Eradication. Molecular Plant Pathlophi'
MN R. Albiach-Marti, J. W. Grosser, S. Cowda. M. NIav assi, T. Satyanarayana, S. M. Garnsey, and W. 0. Dawson Resistance from
Citrus Relatives to Citrus Tristeza Virus Does Not Function at the Cellular Level. Ph\ topatholongy.
W. M. Miller. Ethylene Measurement for Florida Citrus Degreening. Pau kinghoini'e \'rewd'~ r.
0. Olivares-Fuster, G. H. Fleming, M. R. Albiach-Marti, S. Gowda, W. 0. Dawson, and J. W. Grosser. CT' Resistance in Transgenic
Citrus Based on Virus challenge of Protoplast Molecular Breeding.
New faculty member, Dr. Richard Buker D
Gorgari Bagne Visitor (Dr. Duncan) W
Ugur Gozel Visitor (Dr. Duncan) M
Jai-wook Hyun Visitor (Dr. Timmer) Je
Dr. Hong Li Postdoctoral scientist (Dr. Syeerisen) Je
Erin Smith OPS (Dr. Chung) R
Michelle Thompson OPS (Dr. R. Lee) D
Scientific Seminar -
Open to all personnel.
* New intergenetic and interspecific somatic hybrids as
potential rootstocks for lime (Citrnm aurantifolia).
sWed.. Sept. 11, 11:00 -Noon BHG-1 Dr. Victor Medina,
University of Colima, Mexico Dr. Colima is a Visiting Scientist
with Dr. Jude Grosser at CREC.
Around the State
The 2002 Citrus Processing Short Course is Sept. 17-20
in Clearwater Beach. Over twenty speakers will address key issues
facing the citrus processing and related industries, including food
safety, globalization of markets, food additives and citrus production
economics. Dr. Ren&e Goodrich is the Short Course Program
Coordinator. Dr. Robert Braddock. along with several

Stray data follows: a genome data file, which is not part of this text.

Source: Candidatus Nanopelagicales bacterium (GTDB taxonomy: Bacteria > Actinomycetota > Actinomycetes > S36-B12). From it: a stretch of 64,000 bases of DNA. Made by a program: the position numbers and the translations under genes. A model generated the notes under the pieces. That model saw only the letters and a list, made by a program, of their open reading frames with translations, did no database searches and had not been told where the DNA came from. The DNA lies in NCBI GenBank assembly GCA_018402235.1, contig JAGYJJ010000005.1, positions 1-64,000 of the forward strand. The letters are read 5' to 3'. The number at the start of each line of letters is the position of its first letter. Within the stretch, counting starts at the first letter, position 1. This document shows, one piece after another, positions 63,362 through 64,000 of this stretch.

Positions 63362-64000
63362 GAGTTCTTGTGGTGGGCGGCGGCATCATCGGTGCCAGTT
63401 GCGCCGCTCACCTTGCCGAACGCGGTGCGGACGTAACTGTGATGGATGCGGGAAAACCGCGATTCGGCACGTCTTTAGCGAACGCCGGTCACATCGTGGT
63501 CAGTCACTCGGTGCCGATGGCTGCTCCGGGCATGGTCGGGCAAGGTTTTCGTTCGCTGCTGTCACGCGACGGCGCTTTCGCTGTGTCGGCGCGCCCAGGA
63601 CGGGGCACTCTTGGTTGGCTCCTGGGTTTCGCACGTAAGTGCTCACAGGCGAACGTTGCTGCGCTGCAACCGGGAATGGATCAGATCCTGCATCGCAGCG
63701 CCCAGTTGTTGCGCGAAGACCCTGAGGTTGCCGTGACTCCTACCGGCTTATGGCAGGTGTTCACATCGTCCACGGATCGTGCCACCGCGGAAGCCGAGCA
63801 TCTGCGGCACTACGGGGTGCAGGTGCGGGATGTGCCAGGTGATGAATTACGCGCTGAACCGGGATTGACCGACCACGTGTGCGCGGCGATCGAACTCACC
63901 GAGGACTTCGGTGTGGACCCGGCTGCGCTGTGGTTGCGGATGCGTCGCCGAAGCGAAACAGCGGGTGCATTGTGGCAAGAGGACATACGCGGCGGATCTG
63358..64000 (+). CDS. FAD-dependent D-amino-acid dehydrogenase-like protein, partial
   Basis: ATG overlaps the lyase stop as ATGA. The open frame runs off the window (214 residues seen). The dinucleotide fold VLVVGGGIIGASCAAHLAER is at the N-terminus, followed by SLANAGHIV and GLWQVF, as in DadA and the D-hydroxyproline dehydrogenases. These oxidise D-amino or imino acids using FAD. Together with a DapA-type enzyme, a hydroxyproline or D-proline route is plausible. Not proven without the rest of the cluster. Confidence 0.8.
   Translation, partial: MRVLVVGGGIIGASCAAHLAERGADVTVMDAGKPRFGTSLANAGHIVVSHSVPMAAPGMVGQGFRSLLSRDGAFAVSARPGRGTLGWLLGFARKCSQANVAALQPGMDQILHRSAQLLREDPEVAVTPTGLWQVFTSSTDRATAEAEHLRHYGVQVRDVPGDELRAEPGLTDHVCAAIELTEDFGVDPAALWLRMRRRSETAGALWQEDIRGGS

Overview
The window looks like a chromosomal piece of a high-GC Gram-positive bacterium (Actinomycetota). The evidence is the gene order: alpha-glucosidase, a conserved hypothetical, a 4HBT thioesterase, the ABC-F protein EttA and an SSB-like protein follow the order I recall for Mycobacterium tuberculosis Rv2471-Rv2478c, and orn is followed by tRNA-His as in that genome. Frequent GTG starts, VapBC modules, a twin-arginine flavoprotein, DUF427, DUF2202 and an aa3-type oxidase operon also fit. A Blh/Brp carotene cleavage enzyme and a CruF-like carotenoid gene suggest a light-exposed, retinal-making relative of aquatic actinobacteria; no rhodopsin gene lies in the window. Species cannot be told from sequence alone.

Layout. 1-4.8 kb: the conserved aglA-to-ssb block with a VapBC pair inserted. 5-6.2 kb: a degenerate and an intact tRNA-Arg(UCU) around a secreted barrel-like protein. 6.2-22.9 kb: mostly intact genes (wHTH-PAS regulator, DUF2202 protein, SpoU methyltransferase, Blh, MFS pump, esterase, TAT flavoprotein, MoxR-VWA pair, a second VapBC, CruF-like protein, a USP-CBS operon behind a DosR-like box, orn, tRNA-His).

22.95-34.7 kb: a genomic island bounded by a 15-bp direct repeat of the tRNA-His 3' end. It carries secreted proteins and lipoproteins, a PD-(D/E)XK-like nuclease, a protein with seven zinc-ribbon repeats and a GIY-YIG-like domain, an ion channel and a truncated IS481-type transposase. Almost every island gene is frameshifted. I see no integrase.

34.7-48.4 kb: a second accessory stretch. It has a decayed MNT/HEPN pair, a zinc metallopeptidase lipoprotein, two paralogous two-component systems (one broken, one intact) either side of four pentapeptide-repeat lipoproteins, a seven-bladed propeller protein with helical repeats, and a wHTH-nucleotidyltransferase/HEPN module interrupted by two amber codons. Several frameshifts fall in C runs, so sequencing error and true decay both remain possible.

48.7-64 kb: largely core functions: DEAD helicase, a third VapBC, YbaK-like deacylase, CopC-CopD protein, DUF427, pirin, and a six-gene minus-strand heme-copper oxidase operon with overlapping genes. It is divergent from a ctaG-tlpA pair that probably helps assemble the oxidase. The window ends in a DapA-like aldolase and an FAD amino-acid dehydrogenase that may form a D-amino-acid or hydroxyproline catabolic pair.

representatives from academia and industry, is also a member of
the organizing committee. Speakers include CREC's Dr. Mickey
Parish, whose presentation is entitled, "IUF Juice and Beverage
Technology Center," and Ron Muraro, who will discuss
"C omparative Costs of Grow ing Citrus in Florida and Brazil."
The Southern Water Use Caution Area (SWUC4) is
holding a water use regulation informational workshop at CREC on
Sept. 26 at 5:30 pm (BHG 1). The SWUCA area includes portions of
Highlands and Polk counties, and all of Hardee, DeSoto and
Manatee counties. New Southwest Florida Water Management
District rules w ill be discussed, including allocation of irrigation
water and other topics. For more info, contact Mary Ann Gosa,
Florida Farm Bureau (863)357-2468.
r. Maria Albiach-Marti Postdoctoral scientist (Dr. Dawson)
'endy Bell FDOC
.ichael Blaze OPS (Dr. Rouseff)
ff Bro ning OPS (Dr. Grosser)
ffBurry OPS (Dr. D. Lewandowski)
yan Johnson OPS (Dr. Grosser)
r. Iqrar Khan Visiting scientist (Dr. Lee)
nnifer Noling OPS (Dr. Grosser)
ark Pobjecky OPS (Dr. Brlansky)
hristopher Rouseff- OPS (Dr. Brlansky)
Information and Training Seminar -
Open to all personnel.
The Latest in Digital Media -October4; 11:00 Noon BH(r-
Ms. Gretchen Baut, CREC Photographer Graphics Artist.
New Ft. Pierce Postharvest Facility The UF/IFAS
Indian River Research and Education Center (IRREC) is holding an
open house for a new postharvest facility on September 19. The
facility includes fruit quality analysis machines, temperature-con-
trolled degreening rooms, cold storage rooms, a citrus washer-waxer
and juicer extractor. "The postharvest facility will be used to de-
velop improved degreening methods. packing procedures and meth-
ods to maintain quality and extend shelf Ilke of Florida's fresh hor-
ticultural products," said Dr. Mark Ritenour. Assistant Professor of
Horticulture. IRREC also opened a new 20.000 square foot teach-
ing facility earherthis year.
New REC in Balm UF/IFAS has announced the intent to
locate a new consolidated research and education center at a 475-
acre site, offered free to IFAS, in Balm in Hillsborough County.